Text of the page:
“glibc reserves 2048 bytes in the stack through alloca() for the DNS answer at _nss_dns_gethostbyname4_r() for hosting responses to a DNS query. Later on, at send_dg() and send_vc(), if the response is larger than 2048 bytes, a new buffer is allocated from the heap and all the information (buffer pointer, new buffer size and response size) is updated.”

“Under certain conditions a mismatch between the stack buffer and the new heap allocation will happen. The final effect is that the stack buffer will be used to store the DNS response, even though the response is larger than the stack buffer and a heap buffer was allocated. This behavior leads to the stack buffer overflow.”

Proof-of-Concept Exploit Released

Google bod Fermin J. Serna released a Proof-of-Concept (POC) exploit code on Tuesday.
With this POC code, you can verify if you are affected by this critical issue, and verify any mitigations you may wish to enact.

Patch glibc Vulnerability

Google researchers, working with security researchers at Red Hat, have released a patch to fix the programming blunder.
However, it is now up to the community behind the Linux OS and manufacturers, to roll out the patch to their affected software and devices as soon as possible.
For people running servers, fixing the issue will be a simple process of downloading and installing the patch update.
But for other users, patching the problem may not be so easy. The apps compiled with a vulnerable glibc version should be recompiled with an updated version – a process that will take time as users of affected apps have to wait for updates to become available from developers.
Meanwhile, you can help prevent exploitation of the flaw, if you aren’t able to immediately patch your instance of glibc, by limiting all TCP DNS replies to 1024 bytes, and dropping UDP DNS packets larger than 512 bytes.
For more in-depth information on the glibc flaw, you can read Red Hat blog post.

Posted in DNS hijacking, glibc, GNU C Library, Google Security, hacking news, Linux hacking, Linux OS, linux security, Programming, remote code execution, Vulnerability | Comments (0)

VirusTotal now Scans Mac OS X Apps for Malware

November 19th, 2015

Do Mac Computers Get Viruses?

Yes, Of Course, they do! 

According to stats, malware for MAC OS X has appeared five times more in 2015 alone than the previous five years combined.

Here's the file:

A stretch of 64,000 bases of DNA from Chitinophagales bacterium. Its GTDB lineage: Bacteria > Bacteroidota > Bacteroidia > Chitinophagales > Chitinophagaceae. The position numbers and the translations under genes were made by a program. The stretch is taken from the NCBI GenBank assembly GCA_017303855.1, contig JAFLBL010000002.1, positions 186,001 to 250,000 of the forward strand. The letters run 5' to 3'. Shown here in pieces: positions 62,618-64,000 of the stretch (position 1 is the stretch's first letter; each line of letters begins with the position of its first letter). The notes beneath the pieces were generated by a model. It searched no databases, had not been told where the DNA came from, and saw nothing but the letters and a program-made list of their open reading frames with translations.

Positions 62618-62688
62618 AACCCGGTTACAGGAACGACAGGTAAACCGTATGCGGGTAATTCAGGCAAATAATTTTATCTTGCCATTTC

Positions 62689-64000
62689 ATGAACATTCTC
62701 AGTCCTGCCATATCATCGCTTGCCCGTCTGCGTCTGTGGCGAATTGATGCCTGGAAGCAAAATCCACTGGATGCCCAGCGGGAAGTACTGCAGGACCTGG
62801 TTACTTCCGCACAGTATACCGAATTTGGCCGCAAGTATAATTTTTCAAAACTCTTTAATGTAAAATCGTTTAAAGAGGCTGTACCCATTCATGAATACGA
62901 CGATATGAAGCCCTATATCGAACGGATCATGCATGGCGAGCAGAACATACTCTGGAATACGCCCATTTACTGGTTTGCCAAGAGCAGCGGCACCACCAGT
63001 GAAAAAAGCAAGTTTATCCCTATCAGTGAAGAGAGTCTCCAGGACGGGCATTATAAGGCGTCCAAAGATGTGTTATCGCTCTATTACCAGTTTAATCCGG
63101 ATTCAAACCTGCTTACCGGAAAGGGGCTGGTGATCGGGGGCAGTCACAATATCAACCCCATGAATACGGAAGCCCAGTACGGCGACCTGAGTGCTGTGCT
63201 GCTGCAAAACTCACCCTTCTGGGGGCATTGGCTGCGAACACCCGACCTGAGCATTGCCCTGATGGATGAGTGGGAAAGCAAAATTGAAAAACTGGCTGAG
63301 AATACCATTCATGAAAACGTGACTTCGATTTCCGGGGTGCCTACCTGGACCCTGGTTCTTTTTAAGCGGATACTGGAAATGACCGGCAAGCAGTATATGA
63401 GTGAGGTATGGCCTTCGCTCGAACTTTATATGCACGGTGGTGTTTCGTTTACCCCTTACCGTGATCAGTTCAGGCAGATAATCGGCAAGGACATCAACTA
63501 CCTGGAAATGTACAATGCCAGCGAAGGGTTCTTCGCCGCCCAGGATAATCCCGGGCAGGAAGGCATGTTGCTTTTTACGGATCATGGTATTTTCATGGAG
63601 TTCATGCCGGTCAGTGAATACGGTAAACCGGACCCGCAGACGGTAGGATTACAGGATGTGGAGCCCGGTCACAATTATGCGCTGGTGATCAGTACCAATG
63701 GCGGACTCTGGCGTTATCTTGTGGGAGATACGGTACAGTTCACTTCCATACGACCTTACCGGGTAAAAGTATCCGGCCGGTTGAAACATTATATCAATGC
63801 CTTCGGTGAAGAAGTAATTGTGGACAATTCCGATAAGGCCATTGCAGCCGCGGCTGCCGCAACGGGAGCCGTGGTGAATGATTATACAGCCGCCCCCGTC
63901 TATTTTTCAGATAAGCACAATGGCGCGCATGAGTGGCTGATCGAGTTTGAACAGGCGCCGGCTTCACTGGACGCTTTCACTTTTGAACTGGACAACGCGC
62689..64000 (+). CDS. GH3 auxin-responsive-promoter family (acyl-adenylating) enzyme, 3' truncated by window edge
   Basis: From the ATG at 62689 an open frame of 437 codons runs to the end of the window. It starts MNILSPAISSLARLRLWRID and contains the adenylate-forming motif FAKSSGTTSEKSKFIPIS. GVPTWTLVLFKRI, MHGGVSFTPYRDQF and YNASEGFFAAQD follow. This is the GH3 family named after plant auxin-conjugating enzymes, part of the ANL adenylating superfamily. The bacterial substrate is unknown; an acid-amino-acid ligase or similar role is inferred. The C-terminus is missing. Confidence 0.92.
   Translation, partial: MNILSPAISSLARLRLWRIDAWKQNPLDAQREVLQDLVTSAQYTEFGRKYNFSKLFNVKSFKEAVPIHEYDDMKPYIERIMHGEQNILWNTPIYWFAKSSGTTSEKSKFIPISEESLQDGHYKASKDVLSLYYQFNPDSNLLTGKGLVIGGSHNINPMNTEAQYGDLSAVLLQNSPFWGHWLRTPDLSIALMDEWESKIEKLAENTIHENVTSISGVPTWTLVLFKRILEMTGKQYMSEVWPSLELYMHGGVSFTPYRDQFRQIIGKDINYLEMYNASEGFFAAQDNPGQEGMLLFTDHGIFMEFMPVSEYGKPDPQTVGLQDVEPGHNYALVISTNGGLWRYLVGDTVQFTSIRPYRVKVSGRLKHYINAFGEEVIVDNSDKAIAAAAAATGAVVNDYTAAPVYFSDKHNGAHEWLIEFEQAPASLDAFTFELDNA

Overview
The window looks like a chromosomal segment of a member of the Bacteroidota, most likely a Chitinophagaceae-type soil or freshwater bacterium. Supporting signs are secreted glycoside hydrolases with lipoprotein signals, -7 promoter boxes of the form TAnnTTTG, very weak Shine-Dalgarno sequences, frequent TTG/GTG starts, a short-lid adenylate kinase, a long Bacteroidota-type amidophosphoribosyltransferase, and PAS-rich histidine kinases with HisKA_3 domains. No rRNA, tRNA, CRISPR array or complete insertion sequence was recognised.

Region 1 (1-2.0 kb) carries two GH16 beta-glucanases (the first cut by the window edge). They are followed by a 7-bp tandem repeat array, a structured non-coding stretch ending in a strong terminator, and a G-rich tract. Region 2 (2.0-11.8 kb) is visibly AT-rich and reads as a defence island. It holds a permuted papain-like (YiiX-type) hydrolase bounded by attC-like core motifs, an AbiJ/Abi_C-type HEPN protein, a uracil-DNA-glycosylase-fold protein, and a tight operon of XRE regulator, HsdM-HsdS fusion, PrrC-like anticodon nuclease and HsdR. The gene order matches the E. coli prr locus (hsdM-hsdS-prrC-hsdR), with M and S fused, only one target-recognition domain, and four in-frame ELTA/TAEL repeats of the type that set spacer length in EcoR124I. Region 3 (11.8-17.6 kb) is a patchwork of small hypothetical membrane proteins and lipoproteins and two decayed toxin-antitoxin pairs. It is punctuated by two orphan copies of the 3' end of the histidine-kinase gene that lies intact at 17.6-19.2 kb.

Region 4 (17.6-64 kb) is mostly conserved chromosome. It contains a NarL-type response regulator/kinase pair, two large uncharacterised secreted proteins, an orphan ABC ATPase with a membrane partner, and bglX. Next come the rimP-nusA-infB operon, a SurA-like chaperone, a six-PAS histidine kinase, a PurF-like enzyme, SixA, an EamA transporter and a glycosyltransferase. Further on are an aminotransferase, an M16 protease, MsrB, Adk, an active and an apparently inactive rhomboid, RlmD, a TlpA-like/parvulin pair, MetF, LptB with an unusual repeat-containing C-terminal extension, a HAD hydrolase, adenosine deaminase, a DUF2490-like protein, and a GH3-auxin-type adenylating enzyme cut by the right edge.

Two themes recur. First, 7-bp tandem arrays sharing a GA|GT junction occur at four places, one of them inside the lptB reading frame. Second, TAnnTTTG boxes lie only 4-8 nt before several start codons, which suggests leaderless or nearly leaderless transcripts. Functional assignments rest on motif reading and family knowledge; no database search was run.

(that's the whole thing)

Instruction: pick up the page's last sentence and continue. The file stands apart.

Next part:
As malware for Macs is becoming more common, Google has decided to add support for Mac  OS X malware detection to its VirusTotal web-based service.

VirusTotal — launched in 2004 and acquired by Google in

Posted in anti malware, antivirus software, Apple Mac OS, Apple Mac OS X, Google Security, Mac malware, Malware analysis, sandbox, VirusTotal | Comments (0)

Google Records and Store Your Voice — Here’s How to Listen and Delete It

October 14th, 2015

OK, Google is Listening… and Recording too.

Google is not just listening to your searches, but the search engine is also recording and storing every single voice search you make.

Google is incredibly accurate at understanding your voice. The company secretly stores its users’ searches from its voice-activated assistant Google’s Voice Search and search feature Google Now to turn up

Posted in Google Now, Google Search Engine, Google Security, Google voice, voice data, voice recognition system, voice rerecording | Comments (0)

Google releases Security Patch for Android Stagefright 2.0 Vulnerability

October 6th, 2015

Google reportedly fixed the latest round of Stagefright vulnerabilities in Android, pushing its latest over-the-air (OTA) update to Nexus devices.

Last week, researchers warned of Stagefright 2.0 vulnerability that affected more than one Billion Android devices dating back to the latest versions of the Android operating system.

The Stagefright bugs allowed hackers to take control of

Posted in Android Vulnerability, Google Nexus, Google Security, how to hack android, Nexus device, Security patch Update, Stagefright, Stagefright vulnerability, Vulnerability | Comments (0)